The best time to reach there is just before sunrise as the lake is calm and quiet and flocks of birds having their food or sunset if you have specific thing in mind to click the particular photo.

We sat near the sand dune to hide us from the flock of birds enjoying their food. We slowly marched ahead like Army person crawling to have the first glimpse of Flamingos. They are shy and will fly away if there is even a slight disturbance, and then it becomes difficult to sight them. Soon we saw our first flock of flamingos through our binocular. I took out my camera to click this amazing sight. That day was cloudy and we were clicking against the blue sky background. Even though it was boon for eyes, but our photos were not. Still managed to click few photos and headed towards the other end to take a closer look. To my surprise, there was a drastic reduction in bird count. Lot of land in the nearby lake was converted into irrigation land due to encroachment. Water is being continuously pumped out for the cash crops in and around the lake. There is also extensive exploitation of water for personal usage. No wonder our guests i.e birds suffer.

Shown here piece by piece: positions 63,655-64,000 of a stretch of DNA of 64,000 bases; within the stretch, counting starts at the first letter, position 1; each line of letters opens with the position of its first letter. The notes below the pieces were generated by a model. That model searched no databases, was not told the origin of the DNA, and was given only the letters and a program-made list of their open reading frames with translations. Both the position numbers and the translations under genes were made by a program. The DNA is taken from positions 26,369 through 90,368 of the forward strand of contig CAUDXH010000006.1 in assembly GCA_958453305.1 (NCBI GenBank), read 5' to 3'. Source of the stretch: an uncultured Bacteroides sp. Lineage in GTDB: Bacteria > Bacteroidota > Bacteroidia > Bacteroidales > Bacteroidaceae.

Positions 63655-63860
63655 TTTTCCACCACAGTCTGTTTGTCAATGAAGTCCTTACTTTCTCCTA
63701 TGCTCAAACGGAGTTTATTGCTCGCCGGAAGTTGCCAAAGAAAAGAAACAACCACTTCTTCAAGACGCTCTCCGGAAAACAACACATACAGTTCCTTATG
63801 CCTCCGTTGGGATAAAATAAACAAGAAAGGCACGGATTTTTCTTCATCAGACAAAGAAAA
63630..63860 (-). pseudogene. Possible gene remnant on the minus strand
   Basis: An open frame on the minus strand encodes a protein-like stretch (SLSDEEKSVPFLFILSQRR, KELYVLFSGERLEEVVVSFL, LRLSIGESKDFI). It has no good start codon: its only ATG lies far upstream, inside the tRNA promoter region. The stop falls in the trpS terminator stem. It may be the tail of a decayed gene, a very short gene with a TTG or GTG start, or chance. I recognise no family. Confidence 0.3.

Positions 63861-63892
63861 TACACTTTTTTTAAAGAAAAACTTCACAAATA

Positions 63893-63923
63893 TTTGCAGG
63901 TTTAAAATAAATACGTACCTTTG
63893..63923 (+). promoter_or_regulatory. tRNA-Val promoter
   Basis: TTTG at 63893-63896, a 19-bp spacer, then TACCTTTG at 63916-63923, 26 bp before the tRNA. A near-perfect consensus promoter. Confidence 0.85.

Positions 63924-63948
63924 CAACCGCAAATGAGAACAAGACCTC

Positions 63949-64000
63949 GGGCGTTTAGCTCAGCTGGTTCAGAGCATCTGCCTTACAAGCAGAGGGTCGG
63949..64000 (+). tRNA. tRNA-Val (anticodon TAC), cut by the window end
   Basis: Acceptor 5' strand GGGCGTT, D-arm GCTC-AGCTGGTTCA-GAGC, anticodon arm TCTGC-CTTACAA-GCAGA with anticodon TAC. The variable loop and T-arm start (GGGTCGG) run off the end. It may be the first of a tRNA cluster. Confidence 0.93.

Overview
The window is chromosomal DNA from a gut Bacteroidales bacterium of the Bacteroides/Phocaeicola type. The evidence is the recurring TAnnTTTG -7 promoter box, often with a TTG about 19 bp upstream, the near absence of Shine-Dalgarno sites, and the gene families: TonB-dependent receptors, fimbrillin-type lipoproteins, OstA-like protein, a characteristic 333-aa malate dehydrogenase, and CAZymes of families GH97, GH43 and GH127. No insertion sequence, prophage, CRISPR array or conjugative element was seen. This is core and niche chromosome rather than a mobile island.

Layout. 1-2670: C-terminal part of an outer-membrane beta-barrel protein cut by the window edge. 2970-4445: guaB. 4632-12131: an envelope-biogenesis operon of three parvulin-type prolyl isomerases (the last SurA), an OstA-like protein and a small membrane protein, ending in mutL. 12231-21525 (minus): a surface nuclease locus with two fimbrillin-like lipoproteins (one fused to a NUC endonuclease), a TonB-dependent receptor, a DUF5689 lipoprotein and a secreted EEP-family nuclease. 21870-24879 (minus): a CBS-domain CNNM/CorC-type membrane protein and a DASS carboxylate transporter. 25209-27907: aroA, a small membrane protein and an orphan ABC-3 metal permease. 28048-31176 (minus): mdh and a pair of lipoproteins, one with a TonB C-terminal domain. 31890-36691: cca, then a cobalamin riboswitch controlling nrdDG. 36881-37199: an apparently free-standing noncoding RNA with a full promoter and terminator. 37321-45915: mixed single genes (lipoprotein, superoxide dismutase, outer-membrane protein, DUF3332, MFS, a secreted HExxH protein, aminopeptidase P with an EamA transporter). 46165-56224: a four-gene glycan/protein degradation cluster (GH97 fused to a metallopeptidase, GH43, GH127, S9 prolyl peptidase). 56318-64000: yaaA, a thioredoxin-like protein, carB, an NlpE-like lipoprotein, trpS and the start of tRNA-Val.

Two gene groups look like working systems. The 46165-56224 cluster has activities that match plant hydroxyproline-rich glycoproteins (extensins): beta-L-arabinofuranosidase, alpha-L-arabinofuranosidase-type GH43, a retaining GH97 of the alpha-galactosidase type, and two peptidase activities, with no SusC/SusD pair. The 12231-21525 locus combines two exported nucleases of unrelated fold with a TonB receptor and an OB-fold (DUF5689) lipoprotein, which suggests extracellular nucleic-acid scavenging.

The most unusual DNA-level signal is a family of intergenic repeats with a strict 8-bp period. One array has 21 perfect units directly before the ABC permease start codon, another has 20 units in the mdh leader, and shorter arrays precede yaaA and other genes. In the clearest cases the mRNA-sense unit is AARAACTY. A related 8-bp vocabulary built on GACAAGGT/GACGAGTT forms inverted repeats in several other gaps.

It is sad that our brains can’t fathom the fact that our wellbeing is linked to the natural world and hence we ought to protect the birds and their habitat. The guano of the birds bring back essential nutrients to the lake and help nourish fish species which helps the livelihood of a lot of families. There was a time, when a tiny noise near the lake used to send a signal of danger to the birds and the sky used to be dark with blanket of birds around you. Unfortunately, now after a decade, we see a completely different picture. The migrants are not happy or comfortable with the existing mind set of humans and with the governance also. We even visited Thol, and the bird count in Thol was more than the Nalsarovar. This stark reality should make people think.

Nalsarovar wetland is facing a tough competition by another nearby wetland named Thol. Birds count in Thol is almost double the Nalsarovar. Estimated number of birds per sq km in Thol is around 9000. While in Nalsarovar is only approx 2500 birds per sq km and the most birds are local and not migratory.
The reasons are many but prominent are as appended below:-

(a) Fishing: Extensive fishing by locals as their livelihood.